When we don’t take this question seriously, it’s all too easy to get caught up in the little things or the weeds, and miss the bigger picture. In the life of ministry and stewardship, this is when we get so focused on things like maintaining a building or a budget, that we forget to what end both exist. A building and budget are great, but they aren’t the end-all be-all in themselves. They are means to doing God’s work. When we forget this, Jesus perhaps rebukes us, just like he rebuked Peter, “Get behind me, Satan! For you are setting your mind not on divine things but on human things” (Mark 8:32-33, NRSV).
Of course, I wouldn’t quote this verse toward a congregation. I can’t imagine how, under any circumstance, this would go well. But at the same time, with today’s question in mind, “Who do you say that I am?,” we need to admit that our answer to this question matters because it shapes who we are. We’re a people of the cross, and that is a beautiful thing. But it’s also a hard and challenging life.
Jesus says to the crowd and the disciples, “If any want to become my followers, let them deny themselves and take up their cross and follow me. For those who want to save their life will lose it, and those who lose their life for my sake, and for the sake of the gospel, will save it” (Mark 8:34-35, NRSV). To take up one’s cross and follow is a hard thing. It means giving up something, and usually many somethings. It’s a wonderful thing, in that this life as a disciple and steward is abundant and deeply meaningful. But to think it’s one without challenges, is to totally forget the fact that a cross is/was involved.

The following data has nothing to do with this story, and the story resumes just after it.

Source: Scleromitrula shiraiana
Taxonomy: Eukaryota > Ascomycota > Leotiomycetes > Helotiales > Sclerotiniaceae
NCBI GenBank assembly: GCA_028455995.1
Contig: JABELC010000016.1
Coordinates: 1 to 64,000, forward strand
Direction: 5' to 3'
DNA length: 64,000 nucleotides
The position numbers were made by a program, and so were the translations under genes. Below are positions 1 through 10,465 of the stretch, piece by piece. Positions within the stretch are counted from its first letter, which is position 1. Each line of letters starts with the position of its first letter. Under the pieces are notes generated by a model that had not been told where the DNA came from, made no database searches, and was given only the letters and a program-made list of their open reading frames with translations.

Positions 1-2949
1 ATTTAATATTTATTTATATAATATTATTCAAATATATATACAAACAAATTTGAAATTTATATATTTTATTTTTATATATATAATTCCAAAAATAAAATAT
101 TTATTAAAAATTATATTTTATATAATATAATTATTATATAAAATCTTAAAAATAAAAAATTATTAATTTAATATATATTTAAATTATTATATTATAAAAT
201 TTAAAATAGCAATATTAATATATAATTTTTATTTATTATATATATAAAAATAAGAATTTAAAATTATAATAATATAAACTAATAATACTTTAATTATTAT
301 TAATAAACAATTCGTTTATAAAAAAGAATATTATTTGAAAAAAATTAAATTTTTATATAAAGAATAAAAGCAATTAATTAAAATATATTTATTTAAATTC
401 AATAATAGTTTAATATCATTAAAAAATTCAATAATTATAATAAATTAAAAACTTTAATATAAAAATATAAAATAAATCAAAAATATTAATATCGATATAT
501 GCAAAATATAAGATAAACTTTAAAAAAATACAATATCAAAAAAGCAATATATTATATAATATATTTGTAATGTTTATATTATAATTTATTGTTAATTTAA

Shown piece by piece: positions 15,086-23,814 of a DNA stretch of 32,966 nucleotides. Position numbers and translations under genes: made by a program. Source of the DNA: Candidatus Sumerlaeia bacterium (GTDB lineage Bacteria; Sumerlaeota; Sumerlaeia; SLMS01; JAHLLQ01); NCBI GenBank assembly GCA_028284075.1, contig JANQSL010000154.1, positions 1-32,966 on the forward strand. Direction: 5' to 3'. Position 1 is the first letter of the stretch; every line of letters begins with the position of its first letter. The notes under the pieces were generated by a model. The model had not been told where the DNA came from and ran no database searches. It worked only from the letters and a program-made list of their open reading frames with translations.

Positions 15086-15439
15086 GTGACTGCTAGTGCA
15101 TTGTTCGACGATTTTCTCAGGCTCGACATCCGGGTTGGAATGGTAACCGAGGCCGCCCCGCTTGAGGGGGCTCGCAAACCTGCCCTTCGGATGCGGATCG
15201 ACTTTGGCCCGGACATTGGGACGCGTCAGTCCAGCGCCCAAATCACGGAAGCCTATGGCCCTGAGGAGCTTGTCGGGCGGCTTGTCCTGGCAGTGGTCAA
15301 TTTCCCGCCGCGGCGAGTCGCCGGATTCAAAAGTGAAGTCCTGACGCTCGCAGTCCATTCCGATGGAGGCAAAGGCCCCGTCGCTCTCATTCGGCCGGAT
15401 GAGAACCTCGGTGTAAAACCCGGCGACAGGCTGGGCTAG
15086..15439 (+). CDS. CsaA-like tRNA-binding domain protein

The closing question in the gospel story this week might even be another important one for stewardship. Jesus says, “For what will it profit them to gain the whole world and forfeit their life? Indeed, what can they give in return for their life?” (Mark 8:36-37, NRSV). Jesus is offering a juxtaposition of life apart from God and God’s love, one based on our own merit; versus life with God as Children of God and recipients and heirs of the promise. Of course we could never earn our life, and promised abundant and eternal life. That’s a gift and God’s work done once and for all through Christ on the cross. And maybe this is a reminder we need to hear. We can’t do this. But God can, and only God can, for us.